President Obama heads to New York City Thursday evening to host a gala with the Lesbian, Gay, Bisexual and Transgender (LGBT) community, as advocates are frustrated he hasn't endorsed gay marriage and New York state takes up a key vote on the issue.Obama will headline a $1,250 per ticket event that will also include remarks from actor Neil Patrick Harris. More than 500 people are expected to attend and money raised will go to a joint fundraising committee that contributes to both the Democratic National Committee (DNC) and Obama for America (OFA).
The president has previously come out in support of civil unions, and has said that his views are "evolving."
Press Secretary Jay Carney earlier this week downplayed any major announcement coming Thursday and regarding the issue of New York state's pending gay marriage legislation, Carney referred the press to the president's previous statements on the issue. But proponents of same-sex marriage say it's time for the president to move on the issue.
"It is time for President Obama to complete the journey of thinking through why marriage matters and how the denial of marriage harms families, while helping no one -- and join the national majority that polls now show support the freedom to marry," said Evan Wolfson, President of Freedom to Marry.
Some pro-gay marriage groups planned on demonstrating outside of the fundraiser Thursday night.
And the timing and place of the gala is amplified as New York state lawmakers are nearing a vote that could make gay marriage legal. The state would then join Vermont, New Hampshire, Connecticut, Massachusetts, Iowa and the District of Columbia in legalizing same-sex marriage. The New York senate is just one vote shy and approval could come Thursday.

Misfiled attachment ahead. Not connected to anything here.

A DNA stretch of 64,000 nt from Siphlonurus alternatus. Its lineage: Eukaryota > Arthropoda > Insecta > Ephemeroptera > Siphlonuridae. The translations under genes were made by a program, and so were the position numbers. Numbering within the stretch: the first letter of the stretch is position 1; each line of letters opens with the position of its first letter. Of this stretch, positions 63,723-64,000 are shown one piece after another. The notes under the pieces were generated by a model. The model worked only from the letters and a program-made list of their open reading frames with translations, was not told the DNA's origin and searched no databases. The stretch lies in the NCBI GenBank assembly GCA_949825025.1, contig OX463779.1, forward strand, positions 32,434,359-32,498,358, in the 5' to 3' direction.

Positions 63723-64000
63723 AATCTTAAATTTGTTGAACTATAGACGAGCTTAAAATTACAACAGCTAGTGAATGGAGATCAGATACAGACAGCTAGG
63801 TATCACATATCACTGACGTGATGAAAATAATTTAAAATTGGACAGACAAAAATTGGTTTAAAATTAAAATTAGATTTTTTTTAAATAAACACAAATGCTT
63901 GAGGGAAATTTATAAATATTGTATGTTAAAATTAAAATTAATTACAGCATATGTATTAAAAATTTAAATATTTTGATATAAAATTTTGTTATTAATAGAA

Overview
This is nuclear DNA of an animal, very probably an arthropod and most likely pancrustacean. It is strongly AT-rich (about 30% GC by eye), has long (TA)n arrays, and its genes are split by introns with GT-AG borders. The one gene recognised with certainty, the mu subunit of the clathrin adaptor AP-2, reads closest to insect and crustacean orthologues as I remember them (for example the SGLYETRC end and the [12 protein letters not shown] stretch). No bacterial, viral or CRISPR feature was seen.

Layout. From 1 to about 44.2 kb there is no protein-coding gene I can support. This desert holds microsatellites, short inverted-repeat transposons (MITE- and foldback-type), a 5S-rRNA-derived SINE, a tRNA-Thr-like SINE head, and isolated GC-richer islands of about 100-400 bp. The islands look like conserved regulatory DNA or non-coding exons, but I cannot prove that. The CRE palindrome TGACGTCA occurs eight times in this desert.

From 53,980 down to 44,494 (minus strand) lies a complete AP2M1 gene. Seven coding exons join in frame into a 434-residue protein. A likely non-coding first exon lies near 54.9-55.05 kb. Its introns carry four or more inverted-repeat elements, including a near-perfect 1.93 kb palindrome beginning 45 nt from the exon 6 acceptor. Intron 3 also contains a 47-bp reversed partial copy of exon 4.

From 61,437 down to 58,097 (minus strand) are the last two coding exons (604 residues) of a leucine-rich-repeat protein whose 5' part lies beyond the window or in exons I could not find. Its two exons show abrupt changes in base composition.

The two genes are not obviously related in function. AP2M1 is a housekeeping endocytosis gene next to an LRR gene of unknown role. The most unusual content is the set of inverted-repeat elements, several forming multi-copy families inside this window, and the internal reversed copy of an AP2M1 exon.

Some in the gay community were disappointed with Obama's pace of pushing for gay rights early on in his administration. But he was able to tone down some of that criticism by working on repealing Don't Ask Don't Tell, pressuring the Justice Department to stop taking on Defense of Marriage cases and extending benefits to same sex partners for government employees.
Just last week at Netroots Nation, a liberal gathering for bloggers, White House Communications Director Dan Pfeiffer faced angered activists saying the president hasn't done enough to make the Don't Ask Don't Tell repeal swift enough and confusion over a questionnaire from the 90s where the president seemed to endorse gay marriage, but possibly changed his tune to win election in 2008.
The administration is reportedly considering options for the president if he were to decide to fully endorse gay marriage. The New York Times cited anonymous officials who said the White House was seeking input on tactics and the impact if he chose to support it.
Asked whether Obama would be selling this audience short by asking for money, but not supporting a key issue for them, Carney reiterated the president's backing of the community.
"[T]his President is very supportive of and strong on LGBT rights and his record is significant with regard to that. He's been very clear about his position on gay marriage. He has been very clear about how that position is evolving. I don't have any new announcement to make. But I think you know his record, and he's proud of it," Carney said on Monday.
Recent polls narrowly show that the nation is warming up to the idea of gay marriage, with a slim majority supporting it.
Next week President Obama will also host a gay pride event at the White House.